Estate Taxes

Tuesday, March 21, 2017

IRS Announces 2017 Estate And Gift Tax Limits: The $11 Million Tax Break

Read more . . .

Thursday, July 28, 2016

The Benefits of Charitable Lead Trusts

By American Heart Association:

The Benefits of Charitable Lead Trusts: Part II


Charitable lead trusts have become more attractive as an estate and income tax planning tool. The reason for this is the historically low Section 7520 rates (Applicable Federal Rates or AFRs). In recent years, the AFR has hovered between 1.0% and 2.4% and hasn’t been above 3.
Read more . . .

Friday, July 10, 2015

Death, Taxes and Your IRA. Ouch.

Taken from the Wall Street Journal, June 11, 2015


Death, Taxes and Your IRA. Ouch.

Your death could be more taxing than you imagine.

Thanks to 2015’s $5.43 million federal estate-tax exclusion, perhaps just one out of 600 deaths this year will trigger federal estate taxes. Yet many heirs still will face steep tax bills, partly because some states levy their own estate tax—but mostly because of the income taxes due on inherited retirement accounts.

If you bequeath, say, a stock in a regular taxable account that has climbed in value, the cost of the investment for tax purposes automatically rises to its current value as of your death. This “step-up in cost basis” means that the potential capital-gains tax bill can disappear.

But if you die owning traditional retirement accounts, such as 401(k) plans and individual retirement accounts, the income taxes owed on withdrawals still have to be paid by your heirs.

Moreover, this tax problem could get a whole lot worse if Congress kills off the “stretch” IRA. Right now, after you die, your IRA’s beneficiaries can draw down the account slowly over their lifetime.

But if the stretch IRA disappears, your heirs may be forced to empty inherited retirement accounts within five years of your death—and the extra income could push them into a much higher tax bracket.

This change almost became law in 2013. The White House proposed eliminating the stretch IRA again this year for all beneficiaries, except for spouses and in certain special situations, and many experts believe it is just a matter of time until the law gets changed.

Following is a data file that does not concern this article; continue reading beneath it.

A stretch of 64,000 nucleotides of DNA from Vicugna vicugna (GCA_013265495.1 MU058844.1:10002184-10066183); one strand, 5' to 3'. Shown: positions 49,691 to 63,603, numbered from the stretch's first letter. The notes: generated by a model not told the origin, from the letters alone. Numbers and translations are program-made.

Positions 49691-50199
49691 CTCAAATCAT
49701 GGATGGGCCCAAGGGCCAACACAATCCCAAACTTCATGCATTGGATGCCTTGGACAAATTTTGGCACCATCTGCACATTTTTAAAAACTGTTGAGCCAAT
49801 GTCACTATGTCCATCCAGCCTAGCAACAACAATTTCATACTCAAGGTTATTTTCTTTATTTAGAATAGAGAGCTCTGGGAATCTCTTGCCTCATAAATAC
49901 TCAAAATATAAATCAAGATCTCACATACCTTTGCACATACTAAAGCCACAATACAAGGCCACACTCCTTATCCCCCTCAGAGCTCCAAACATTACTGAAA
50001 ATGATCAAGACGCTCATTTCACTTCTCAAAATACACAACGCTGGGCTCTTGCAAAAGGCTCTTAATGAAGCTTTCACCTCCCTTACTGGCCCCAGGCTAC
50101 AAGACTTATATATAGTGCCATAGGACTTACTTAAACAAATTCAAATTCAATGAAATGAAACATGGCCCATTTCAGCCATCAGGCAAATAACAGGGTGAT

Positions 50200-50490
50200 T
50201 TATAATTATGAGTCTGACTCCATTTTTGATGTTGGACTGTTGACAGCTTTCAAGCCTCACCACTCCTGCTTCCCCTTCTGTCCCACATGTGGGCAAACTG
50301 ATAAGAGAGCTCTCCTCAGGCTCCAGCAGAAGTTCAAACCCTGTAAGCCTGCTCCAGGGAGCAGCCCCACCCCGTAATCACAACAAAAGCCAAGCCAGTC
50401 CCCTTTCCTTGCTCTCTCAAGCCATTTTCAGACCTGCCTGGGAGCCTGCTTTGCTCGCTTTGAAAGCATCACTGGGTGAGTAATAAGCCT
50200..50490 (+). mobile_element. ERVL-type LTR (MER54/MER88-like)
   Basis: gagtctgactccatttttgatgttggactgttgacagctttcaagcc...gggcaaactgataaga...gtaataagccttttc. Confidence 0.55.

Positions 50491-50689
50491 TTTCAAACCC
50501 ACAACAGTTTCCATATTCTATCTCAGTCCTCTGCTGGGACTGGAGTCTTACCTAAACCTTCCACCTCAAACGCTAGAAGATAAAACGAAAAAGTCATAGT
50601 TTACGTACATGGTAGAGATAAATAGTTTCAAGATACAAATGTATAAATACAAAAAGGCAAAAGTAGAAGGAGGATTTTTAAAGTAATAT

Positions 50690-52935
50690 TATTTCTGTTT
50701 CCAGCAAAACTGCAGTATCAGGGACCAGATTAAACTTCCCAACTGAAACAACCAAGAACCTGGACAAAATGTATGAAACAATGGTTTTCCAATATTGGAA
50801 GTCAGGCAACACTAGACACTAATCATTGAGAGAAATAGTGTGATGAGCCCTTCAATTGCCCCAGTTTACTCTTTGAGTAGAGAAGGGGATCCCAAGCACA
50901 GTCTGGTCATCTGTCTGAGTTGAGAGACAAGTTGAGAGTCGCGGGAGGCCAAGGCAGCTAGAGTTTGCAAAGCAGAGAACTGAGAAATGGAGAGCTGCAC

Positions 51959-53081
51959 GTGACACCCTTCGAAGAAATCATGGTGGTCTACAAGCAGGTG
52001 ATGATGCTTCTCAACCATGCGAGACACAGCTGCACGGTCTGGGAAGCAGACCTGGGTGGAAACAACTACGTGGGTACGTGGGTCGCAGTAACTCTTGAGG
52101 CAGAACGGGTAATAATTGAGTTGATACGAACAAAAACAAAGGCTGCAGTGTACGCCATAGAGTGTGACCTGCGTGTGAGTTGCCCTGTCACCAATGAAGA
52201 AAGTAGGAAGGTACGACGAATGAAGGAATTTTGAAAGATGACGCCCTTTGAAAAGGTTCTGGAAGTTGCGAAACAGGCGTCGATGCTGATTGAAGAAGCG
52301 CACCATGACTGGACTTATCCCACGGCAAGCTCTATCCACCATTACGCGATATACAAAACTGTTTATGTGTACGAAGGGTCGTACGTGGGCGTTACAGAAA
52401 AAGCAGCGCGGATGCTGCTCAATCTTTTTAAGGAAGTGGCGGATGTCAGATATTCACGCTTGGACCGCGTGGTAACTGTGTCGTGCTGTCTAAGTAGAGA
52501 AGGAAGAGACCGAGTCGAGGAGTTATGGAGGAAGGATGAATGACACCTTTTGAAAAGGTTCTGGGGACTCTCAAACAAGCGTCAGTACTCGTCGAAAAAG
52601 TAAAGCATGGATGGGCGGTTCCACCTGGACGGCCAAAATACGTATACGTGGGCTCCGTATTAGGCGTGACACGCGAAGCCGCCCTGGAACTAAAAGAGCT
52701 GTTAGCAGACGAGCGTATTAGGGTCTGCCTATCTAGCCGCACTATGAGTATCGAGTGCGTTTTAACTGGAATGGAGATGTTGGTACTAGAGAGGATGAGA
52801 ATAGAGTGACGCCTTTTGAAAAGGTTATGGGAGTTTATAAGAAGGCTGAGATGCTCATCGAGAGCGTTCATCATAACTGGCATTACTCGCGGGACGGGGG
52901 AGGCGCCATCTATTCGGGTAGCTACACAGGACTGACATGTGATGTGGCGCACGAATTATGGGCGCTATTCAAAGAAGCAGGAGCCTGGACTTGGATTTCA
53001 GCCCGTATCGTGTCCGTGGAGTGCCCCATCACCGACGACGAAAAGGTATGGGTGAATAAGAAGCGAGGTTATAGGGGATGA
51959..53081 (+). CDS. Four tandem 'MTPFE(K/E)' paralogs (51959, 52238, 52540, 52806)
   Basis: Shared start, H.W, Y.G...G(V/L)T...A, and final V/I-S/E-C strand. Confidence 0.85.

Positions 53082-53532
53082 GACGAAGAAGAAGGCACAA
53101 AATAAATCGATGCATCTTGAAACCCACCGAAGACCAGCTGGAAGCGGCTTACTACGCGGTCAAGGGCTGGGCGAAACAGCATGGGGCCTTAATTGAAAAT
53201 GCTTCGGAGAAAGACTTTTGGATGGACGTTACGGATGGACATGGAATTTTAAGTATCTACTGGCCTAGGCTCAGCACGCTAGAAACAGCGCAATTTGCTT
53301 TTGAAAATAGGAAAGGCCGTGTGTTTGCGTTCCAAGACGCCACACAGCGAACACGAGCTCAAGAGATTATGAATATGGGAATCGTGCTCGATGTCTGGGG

“I think there’s a better than 50% chance that the death of the stretch IRA will eventually pass,” says Pittsburgh accountant and investment adviser James Lange, author of “Retire Secure.”

All this is bad news for many Americans. For the typical household approaching retirement age, retirement accounts are the second-largest asset they own, after their home, according to calculations by Boston College’s Center for Retirement Research. (This ignores any value assigned to Social Security and traditional employer pensions.)

How much do older Americans have in retirement accounts? According to the Federal Reserve’s 2013 Survey of Consumer Finances, retirement accounts are owned by 48% of families headed by someone 65 to 74 years old, and the median value is $149,000. A 2014 report by the Investment Company Institute, a fund-industry trade group, found that 19.2% of IRA investors age 75 and older have accounts worth $200,000 or more—and the number would be even larger if 401(k), 403(b) and other retirement accounts were included.

What should these investors do? There are three key strategies that many folks ought to consider, and two others that could make sense for some families.

First, you might shelve the standard advice for retirees, which is to tap your taxable accounts first, while leaving retirement accounts to continue growing tax-deferred. Instead, you might hang on to taxable-account investments, with a view to getting the step-up in cost basis upon your death.

“When you think about how much you need to live, you might pull more out of your IRA, rather than spending down your taxable-account assets,” says Alisa Shin, a senior wealth planner at Vanguard Group. “But you want to do it strategically. We don’t want to push you up to the 39.6% tax bracket [with large IRA withdrawals]. But if we can do it and stay within the 25% tax bracket, it could be worthwhile.”

Second, you might convert part of your traditional retirement accounts to a Roth IRA. You will have to pay income taxes on the conversion. But once the money is in a Roth, it will grow tax-free.

To figure out whether converting makes sense, you need to compare the tax you will pay on the conversion to the taxes that will likely be paid by your beneficiaries when they empty the account. For instance, if you can convert and pay taxes at 25%, that would be better than bequeathing a traditional IRA on which your children then pay 33% in taxes.

Third, you might kill the problem with kindness. “Let’s say people are planning to leave some amount to charity,” Mr. Lange says. “If it’s a significant sum, I’d leave IRA money to the charity,” while bequeathing taxable-account money to your heirs.